Thursday, February 04, 2010

Noting big (and wasteful?) budget growth in federal prison spending

Following up on an issue I spotlighted in this recent post (which has generated lots of interesting comments), today this article in USA Today takes a look at the Justice Department's proposed 2011 budget numbers. This piece is headlined "2011 budget gives federal prisons $528M," and here are some highlights:

As states cut their budgets by closing prisons and diverting some offenders to probation and treatment programs, the federal government is proposing to dramatically ramp up its detention operations.

The Obama administration's $3.8 trillion 2011 budget proposal calls for a $527.5 million infusion for the federal Bureau of Prisons and judicial security — $227 million more than the proposed increase to Justice's national security program. The boost would bring the total Bureau of Prisons budget to $6.8 billion.

Nearly half of the new funding is proposed to accommodate the administration's plan to close the military detention facility at Guantanamo Bay and move some of the terror suspects to an Illinois prison. The Justice Department also projects that federal prisons, which now hold 213,000 offenders, will hold 7,000 more by 2011.

Also included in the Justice budget is a proposal to hire 652 additional prison guards and fill 1,200 vacant detention positions, far more than the combined 448 new agents planned for the FBI, Drug Enforcement Administration, Bureau of Alcohol, Tobacco, Firearms and Explosives, and U.S. Marshals Service.

Assistant Attorney General Lee Lofthus says the increased prison system funding does not reflect a de-emphasis of national security, only that the Bureau of Prisons "needs the bed space."...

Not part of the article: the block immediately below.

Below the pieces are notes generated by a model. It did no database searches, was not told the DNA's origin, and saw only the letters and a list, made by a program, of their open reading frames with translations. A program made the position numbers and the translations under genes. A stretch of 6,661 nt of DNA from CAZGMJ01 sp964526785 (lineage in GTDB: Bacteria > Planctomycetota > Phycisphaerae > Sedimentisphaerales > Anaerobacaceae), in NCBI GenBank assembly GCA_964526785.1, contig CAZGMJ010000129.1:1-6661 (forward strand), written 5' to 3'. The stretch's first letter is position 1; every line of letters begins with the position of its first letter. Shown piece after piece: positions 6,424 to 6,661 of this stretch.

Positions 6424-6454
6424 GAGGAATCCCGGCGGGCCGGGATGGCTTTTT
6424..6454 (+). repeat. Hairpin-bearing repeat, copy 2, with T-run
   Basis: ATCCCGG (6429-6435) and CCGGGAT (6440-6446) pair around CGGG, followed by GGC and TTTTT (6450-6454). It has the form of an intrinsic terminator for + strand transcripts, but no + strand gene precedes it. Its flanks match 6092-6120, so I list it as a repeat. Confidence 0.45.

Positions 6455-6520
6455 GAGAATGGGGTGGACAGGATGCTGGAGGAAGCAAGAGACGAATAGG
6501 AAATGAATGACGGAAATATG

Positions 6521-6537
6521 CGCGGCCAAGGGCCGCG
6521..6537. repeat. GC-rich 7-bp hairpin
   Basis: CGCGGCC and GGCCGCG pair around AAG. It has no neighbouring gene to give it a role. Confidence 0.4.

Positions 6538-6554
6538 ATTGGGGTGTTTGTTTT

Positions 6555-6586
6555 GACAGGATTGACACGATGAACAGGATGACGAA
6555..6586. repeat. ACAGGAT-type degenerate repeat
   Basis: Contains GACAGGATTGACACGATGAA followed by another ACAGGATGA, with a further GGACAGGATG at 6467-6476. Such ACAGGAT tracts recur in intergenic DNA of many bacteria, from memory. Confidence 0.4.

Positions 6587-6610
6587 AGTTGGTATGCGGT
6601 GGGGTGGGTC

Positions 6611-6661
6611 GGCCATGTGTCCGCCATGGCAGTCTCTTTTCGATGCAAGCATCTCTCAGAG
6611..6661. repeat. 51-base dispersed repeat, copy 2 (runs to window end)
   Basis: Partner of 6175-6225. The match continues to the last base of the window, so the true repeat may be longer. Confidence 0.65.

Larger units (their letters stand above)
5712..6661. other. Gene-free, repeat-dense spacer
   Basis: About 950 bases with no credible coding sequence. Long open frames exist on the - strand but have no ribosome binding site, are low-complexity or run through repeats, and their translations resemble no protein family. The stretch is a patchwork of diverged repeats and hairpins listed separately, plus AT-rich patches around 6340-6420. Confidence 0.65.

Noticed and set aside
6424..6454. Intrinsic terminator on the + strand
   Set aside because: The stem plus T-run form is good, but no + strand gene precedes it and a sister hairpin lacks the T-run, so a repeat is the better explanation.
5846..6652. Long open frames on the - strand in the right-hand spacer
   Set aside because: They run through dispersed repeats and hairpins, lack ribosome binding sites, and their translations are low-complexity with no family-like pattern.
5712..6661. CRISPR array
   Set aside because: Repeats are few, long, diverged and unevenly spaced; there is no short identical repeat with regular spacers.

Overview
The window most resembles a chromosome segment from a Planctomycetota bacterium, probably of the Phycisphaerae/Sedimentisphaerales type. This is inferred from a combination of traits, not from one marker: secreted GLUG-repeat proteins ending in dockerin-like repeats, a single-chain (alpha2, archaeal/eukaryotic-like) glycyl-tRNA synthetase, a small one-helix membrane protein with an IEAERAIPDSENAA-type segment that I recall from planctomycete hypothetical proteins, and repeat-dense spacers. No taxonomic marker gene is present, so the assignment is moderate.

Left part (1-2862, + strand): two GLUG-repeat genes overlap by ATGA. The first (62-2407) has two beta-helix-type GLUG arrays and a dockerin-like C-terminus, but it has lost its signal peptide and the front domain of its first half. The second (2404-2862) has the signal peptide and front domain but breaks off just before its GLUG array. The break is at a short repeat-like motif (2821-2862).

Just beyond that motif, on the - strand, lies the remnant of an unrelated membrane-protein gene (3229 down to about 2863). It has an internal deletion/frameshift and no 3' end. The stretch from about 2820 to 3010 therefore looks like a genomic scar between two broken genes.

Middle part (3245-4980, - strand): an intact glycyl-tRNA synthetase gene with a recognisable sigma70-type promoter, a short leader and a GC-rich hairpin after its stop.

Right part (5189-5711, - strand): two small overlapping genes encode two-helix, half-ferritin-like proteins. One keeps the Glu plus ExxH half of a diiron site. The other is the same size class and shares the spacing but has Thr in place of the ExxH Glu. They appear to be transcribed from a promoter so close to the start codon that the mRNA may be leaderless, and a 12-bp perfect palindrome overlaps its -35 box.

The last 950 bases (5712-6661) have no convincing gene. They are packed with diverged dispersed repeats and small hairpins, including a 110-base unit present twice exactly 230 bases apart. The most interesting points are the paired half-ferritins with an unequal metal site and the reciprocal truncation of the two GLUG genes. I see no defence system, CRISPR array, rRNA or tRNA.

The federal spending plan contrasts with the criminal justice strategies pursued in many cash-strapped states, including California, Kansas and Kentucky, where officials have closed prisons or allowed for the early release of some non-violent offenders. In Kansas, for example, state officials last year closed three prisons and reduced the number of probation violators sent to prison to reduce detention costs.

Marc Mauer, executive director of the Sentencing Project, which advocates alternatives to incarceration, says states have a "greater sense of urgency" to change policy because of their obligations to balance budgets. "That sense of urgency isn't there at the federal level," Mauer says. "Prison expansion slows the momentum for the reconsideration of some of those policies."

I hope we might hear the usual suspects who usually complain most loudly about excessive federal spending will speak out about the continued (and wasteful?) growth of the federal criminal justice and prison system.  I fear, however, that prison spending tends to be an arena in which many persons who are usually advocates for limited government spending become quite willing to endorse the continued growth of big government.